मेघदूत: "नीचैर्गच्छत्युपरि च दशा चक्रनेमिक्रमेण"

समर्थ शिष्या अक्का : "स्वामीच्या कृपाप्रसादे हे सर्व नश्वर आहे असे समजले. पण या नश्वरात तमाशा बहुत आहे."

G C Lichtenberg: “It is as if our languages were confounded: when we want a thought, they bring us a word; when we ask for a word, they give us a dash; and when we expect a dash, there comes a piece of bawdy.”

Friedrich Nietzsche: “Everybody wants the same, everybody is the same: whoever feels different goes voluntarily into a madhouse.”

Martin Amis: “Gogol is funny, Tolstoy in his merciless clarity is funny, and Dostoyevsky, funnily enough, is very funny indeed; moreover, the final generation of Russian literature, before it was destroyed by Lenin and Stalin, remained emphatically comic — Bunin, Bely, Bulgakov, Zamyatin. The novel is comic because life is comic (until the inevitable tragedy of the fifth act);...”

सदानंद रेगे:
"... पण तुकारामाची गाथा ज्या धुंदीनं आजपर्यंत वाचली जात होती ती धुंदी माझ्याकडे नाहीय. ती मला येऊच शकत नाही याचं कारण स्वभावतःच मी नास्तिक आहे."
".. त्यामुळं आपण त्या दारिद्र्याच्या अनुभवापलीकडे जाऊच शकत नाही. तुम्ही जर अलीकडची सगळी पुस्तके पाहिलीत...तर त्यांच्यामध्ये त्याच्याखेरीज दुसरं काही नाहीच आहे. म्हणजे माणसांच्या नात्यानात्यांतील जी सूक्ष्मता आहे ती क्वचित चितारलेली तुम्हाला दिसेल. कारण हा जो अनुभव आहे... आपले जे अनुभव आहेत ते ढोबळ प्रकारचे आहेत....."

John Gray: "Unlike Schopenhauer, who lamented the human lot, Leopardi believed that the best response to life is laughter. What fascinated Schopenhauer, along with many later writers, was Leopardi’s insistence that illusion is necessary to human happiness."

Justin E.H. Smith: “One should of course take seriously serious efforts to improve society. But when these efforts fail, in whole or in part, it is only humor that offers redemption. So far, human expectations have always been strained, and have always come, give or take a bit, to nothing. In this respect reality itself has the form of a joke, and humor the force of truth.”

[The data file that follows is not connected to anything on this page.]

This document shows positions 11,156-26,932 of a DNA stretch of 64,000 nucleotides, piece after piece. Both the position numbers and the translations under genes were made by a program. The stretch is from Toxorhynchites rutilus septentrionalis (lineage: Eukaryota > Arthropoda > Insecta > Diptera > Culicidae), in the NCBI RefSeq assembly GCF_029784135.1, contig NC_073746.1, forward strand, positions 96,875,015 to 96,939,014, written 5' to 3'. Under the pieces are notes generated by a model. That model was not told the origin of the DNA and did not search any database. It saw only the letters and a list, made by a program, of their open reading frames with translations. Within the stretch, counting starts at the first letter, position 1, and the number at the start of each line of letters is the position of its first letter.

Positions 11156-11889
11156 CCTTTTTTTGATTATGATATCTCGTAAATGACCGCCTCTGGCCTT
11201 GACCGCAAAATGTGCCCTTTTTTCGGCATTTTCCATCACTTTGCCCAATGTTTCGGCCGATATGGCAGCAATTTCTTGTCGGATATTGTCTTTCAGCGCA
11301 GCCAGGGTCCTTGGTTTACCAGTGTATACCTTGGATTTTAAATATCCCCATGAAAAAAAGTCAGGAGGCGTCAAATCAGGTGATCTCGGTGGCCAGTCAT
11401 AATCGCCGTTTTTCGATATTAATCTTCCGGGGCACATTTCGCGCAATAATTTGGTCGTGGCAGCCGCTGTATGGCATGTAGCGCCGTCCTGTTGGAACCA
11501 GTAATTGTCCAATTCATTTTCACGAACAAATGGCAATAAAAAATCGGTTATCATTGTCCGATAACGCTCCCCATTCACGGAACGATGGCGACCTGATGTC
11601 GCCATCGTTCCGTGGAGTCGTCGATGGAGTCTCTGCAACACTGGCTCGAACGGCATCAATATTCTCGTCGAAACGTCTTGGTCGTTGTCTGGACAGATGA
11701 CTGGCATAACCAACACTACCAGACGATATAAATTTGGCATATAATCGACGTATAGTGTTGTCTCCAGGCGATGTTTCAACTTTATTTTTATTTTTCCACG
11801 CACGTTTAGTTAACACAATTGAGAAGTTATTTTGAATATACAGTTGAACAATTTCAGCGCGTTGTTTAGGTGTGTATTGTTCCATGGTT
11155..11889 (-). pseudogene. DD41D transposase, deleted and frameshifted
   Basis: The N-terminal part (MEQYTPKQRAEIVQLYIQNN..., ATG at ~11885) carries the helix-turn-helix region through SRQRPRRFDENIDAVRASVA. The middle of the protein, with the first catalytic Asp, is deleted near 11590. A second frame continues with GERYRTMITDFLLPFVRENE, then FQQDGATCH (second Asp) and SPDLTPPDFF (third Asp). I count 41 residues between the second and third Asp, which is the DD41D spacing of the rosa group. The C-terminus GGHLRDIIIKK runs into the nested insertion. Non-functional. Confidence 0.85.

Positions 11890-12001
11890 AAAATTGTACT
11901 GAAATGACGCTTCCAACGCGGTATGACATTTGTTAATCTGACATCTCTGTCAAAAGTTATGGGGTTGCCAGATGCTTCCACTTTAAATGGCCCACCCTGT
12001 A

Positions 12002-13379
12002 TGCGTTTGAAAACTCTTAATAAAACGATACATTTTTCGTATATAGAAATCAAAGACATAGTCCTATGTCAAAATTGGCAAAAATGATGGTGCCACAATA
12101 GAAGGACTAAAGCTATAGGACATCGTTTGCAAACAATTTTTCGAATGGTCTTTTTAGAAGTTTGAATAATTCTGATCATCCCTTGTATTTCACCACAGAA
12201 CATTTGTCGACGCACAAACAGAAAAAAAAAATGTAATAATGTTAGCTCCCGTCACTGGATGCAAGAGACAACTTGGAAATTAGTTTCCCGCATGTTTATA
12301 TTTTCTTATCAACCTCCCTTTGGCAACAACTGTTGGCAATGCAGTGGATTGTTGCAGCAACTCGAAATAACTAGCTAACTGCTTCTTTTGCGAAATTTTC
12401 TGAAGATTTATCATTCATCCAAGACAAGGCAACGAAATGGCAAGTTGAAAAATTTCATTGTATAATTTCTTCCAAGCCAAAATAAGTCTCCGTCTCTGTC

विलास सारंग: "… . . 1000 नंतर ज्या प्रकारची संस्कृती रुढ झाली , त्यामध्ये साधारणत्व विश्वात्मकता हे गुण प्राय: लुप्त झाले...आपली संस्कृती अकाली विश्वात्मक साधारणतेला मुकली आहे."

Tuesday, December 31, 2013

Jean-Jacques Sempé's Picture Moves us to Penance?

John Gray, February 2012:

"...Comte wanted his new religion to be based on science, so the temples of humanity pointed only as far as science could reach. That is why his new church failed. The very idea of a science-based religion is an absurdity. The value of religion is that it points beyond anything that can be known by the methods of science, showing us that a mystery would remain even if everything could be finally explained. The heart of religion isn't belief, but something more like what Keats described as negative capability: "being in uncertainties, mysteries, doubts, without any irritable reaching after fact and reason"..."

Ned Flanders:

"Why me, Lord? Where have I gone wrong? I've always been nice to people! I don't drink or dance or swear! I've even kept kosher just to be on the safe side! I've done everything the Bible says; even the stuff that contradicts the other stuff! What more could I do?" 

 (The Simpsons, 'Hurricane Neddy', Season 8 Episode 8, Aired December 29, 1996)
Look at the following picture by great cartoonist Jean-Jacques Sempé